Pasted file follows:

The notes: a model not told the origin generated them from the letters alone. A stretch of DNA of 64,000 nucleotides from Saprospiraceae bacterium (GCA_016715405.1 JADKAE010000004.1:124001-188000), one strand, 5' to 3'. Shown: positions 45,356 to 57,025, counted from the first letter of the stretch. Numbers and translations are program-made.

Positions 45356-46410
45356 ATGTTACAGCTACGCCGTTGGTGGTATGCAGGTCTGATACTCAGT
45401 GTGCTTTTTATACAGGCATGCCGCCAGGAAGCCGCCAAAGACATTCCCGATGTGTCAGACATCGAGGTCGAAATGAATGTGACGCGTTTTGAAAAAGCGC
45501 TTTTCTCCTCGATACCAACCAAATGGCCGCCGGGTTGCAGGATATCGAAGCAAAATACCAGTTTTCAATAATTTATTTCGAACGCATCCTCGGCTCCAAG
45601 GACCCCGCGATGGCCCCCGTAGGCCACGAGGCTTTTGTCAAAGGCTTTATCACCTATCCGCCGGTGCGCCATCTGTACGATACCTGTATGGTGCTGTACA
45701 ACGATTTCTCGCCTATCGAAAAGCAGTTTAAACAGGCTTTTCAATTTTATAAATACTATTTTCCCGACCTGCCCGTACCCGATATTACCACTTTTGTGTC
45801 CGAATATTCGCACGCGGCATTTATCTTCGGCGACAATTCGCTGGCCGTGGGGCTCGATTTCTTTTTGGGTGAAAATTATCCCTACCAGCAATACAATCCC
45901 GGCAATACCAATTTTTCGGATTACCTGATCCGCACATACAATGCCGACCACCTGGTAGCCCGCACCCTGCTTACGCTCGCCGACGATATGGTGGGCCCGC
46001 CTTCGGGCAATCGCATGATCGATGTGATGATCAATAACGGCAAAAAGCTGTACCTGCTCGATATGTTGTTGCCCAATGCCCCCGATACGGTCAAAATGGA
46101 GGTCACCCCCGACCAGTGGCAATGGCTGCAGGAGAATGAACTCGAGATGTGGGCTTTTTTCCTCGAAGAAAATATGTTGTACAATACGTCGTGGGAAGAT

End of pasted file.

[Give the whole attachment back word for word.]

The notes: a model not told the origin generated them from the letters alone. A stretch of DNA of 64,000 nucleotides from Saprospiraceae bacterium (GCA_016715405.1 JADKAE010000004.1:124001-188000), one strand, 5' to 3'. Shown: positions 45,356 to 57,025, counted from the first letter of the stretch. Numbers and translations are program-made.

Positions 45356-46410
45356 ATGTTACAGCTACGCCGTTGGTGGTATGCAGGTCTGATACTCAGT
45401 GTGCTTTTTATACAGGCATGCCGCCAGGAAGCCGCCAAAGACATTCCCGATGTGTCAGACATCGAGGTCGAAATGAATGTGACGCGTTTTGAAAAAGCGC
45501 TTTTCTCCTCGATACCAACCAAATGGCCGCCGGGTTGCAGGATATCGAAGCAAAATACCAGTTTTCAATAATTTATTTCGAACGCATCCTCGGCTCCAAG
45601 GACCCCGCGATGGCCCCCGTAGGCCACGAGGCTTTTGTCAAAGGCTTTATCACCTATCCGCCGGTGCGCCATCTGTACGATACCTGTATGGTGCTGTACA
45701 ACGATTTCTCGCCTATCGAAAAGCAGTTTAAACAGGCTTTTCAATTTTATAAATACTATTTTCCCGACCTGCCCGTACCCGATATTACCACTTTTGTGTC
45801 CGAATATTCGCACGCGGCATTTATCTTCGGCGACAATTCGCTGGCCGTGGGGCTCGATTTCTTTTTGGGTGAAAATTATCCCTACCAGCAATACAATCCC
45901 GGCAATACCAATTTTTCGGATTACCTGATCCGCACATACAATGCCGACCACCTGGTAGCCCGCACCCTGCTTACGCTCGCCGACGATATGGTGGGCCCGC
46001 CTTCGGGCAATCGCATGATCGATGTGATGATCAATAACGGCAAAAAGCTGTACCTGCTCGATATGTTGTTGCCCAATGCCCCCGATACGGTCAAAATGGA
46101 GGTCACCCCCGACCAGTGGCAATGGCTGCAGGAGAATGAACTCGAGATGTGGGCTTTTTTCCTCGAAGAAAATATGTTGTACAATACGTCGTGGGAAGAT